Gabriella Mamo (El Salvador): It was an amazing experience to just see how other people live. Not every one lives like we do, with as much as we have. It’s humbling. It was even more humbling when we saw how grateful the people were for the little we did.
Sydney Tommins (El Salvador): I live a really sheltered life. It was important that I take the risk. It changed me in a profound way. I mean, just to see the way others live. And to realize I don’t need half the stuff I think I need.
Bridget Plunkett: Yeah! Like cell phones! We couldn’t use them down there and it was great! There are other ways to communicate…like face to face.
Cat Edwards: Yeah, It’s funny, even though there’s poverty…the people seem happy. That tells you something.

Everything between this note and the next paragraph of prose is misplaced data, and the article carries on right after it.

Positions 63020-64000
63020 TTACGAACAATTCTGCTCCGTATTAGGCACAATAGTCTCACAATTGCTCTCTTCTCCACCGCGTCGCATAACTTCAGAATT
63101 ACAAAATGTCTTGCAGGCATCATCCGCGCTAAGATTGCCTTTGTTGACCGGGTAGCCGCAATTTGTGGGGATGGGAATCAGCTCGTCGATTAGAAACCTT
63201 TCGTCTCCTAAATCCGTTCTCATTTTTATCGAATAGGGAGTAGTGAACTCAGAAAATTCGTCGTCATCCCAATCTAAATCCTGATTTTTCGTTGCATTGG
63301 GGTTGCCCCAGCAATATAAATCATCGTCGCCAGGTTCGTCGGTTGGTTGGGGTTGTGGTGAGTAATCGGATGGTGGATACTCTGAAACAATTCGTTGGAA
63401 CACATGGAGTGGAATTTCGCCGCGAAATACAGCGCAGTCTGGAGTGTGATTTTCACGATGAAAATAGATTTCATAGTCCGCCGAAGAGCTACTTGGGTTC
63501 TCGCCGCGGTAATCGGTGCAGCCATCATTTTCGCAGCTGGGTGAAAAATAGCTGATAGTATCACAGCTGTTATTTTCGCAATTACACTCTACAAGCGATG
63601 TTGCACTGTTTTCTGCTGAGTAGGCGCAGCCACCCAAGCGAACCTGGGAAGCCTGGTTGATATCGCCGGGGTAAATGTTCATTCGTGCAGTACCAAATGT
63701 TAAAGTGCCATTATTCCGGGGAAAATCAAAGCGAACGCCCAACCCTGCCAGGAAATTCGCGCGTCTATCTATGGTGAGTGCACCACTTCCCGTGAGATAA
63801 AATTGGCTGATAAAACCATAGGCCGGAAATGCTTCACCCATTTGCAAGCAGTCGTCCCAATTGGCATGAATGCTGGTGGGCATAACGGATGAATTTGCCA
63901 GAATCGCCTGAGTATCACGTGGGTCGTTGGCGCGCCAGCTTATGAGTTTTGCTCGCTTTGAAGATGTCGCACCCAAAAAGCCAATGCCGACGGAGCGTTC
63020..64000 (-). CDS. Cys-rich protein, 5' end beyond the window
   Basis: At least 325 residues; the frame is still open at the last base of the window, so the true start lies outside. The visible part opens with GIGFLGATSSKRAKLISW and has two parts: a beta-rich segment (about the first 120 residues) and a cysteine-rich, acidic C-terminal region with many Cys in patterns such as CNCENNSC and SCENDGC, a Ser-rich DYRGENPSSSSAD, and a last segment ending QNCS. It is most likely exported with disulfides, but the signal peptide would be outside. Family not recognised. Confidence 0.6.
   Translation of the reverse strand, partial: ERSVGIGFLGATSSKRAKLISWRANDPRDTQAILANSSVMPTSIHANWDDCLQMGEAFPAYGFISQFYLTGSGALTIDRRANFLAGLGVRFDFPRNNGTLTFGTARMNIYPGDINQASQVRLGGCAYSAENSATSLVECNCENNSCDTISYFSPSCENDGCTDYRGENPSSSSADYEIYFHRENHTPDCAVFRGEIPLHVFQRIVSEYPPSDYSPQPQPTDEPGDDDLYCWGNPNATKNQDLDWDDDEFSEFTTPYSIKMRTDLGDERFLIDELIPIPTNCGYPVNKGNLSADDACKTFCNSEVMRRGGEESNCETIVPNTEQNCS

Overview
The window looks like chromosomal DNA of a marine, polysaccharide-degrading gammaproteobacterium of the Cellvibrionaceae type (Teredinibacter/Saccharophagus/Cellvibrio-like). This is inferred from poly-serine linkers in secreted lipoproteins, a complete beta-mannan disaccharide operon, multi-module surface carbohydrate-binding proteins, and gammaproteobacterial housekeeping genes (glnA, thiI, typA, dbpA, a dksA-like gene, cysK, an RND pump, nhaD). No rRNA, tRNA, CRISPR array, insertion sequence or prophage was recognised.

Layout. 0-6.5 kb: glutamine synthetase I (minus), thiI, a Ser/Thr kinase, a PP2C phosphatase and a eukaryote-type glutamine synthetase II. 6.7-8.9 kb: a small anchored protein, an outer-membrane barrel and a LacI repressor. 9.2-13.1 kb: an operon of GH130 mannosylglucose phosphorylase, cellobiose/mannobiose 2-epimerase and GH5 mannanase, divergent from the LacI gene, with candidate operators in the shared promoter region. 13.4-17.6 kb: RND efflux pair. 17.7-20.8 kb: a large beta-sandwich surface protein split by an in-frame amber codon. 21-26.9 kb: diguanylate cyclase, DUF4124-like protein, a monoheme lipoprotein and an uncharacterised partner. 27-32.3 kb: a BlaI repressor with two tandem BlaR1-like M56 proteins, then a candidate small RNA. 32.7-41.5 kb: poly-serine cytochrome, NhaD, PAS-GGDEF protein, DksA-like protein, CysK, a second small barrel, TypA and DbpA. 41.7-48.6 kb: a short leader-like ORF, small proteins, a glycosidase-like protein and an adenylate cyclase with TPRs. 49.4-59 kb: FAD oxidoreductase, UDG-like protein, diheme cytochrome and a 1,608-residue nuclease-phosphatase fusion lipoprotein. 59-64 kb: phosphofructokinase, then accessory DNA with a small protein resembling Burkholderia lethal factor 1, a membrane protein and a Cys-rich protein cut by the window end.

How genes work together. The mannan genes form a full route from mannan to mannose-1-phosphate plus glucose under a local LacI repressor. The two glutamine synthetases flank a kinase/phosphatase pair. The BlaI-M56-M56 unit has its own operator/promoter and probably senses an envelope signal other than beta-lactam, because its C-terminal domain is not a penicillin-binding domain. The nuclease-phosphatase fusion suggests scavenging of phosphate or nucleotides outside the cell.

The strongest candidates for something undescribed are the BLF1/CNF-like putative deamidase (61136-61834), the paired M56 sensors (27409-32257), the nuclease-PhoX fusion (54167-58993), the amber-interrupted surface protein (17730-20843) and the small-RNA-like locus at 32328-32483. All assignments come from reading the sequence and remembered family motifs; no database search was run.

Sydney Tommins: Like, you don’t need to be changed to be happy. At least, they don’t. maybe we do…
Bridget Plunkett: Honestly, it makes me never want to take anything for granted or complain about anything ever again.
Cat Edwards: I know. I’m really good at feeling sorry for myself. But when I was there, I never saw one kid cry or whine. Not one. It makes me want to choose strength.
Sydney Tommins: I learned a lot from the people in El Salvador. I feel a real connection to them.
Adri Tompros (Costa Rica): I think that’s a common theme with all our trips. Connectivity. Even connectivity to nature. We tend to see ourselves as separate from nature. But we’re all a part of it. We’re all connected.
Oona Peacock (Costa Rica): And we all have a role. We all have a purpose. For us, it’s really important to preserve the environment. And to help those whose environments and habitats are maybe exploited by…
Adri Tompros: …stronger forces…
Oona Peacock: …other people. Sometimes that’s hard.
Grace Dinger (Mississippi): I know. We went to Mississippi with the idea of doing service and didn’t really think of it as work. But, you know, service is not supposed to be easy.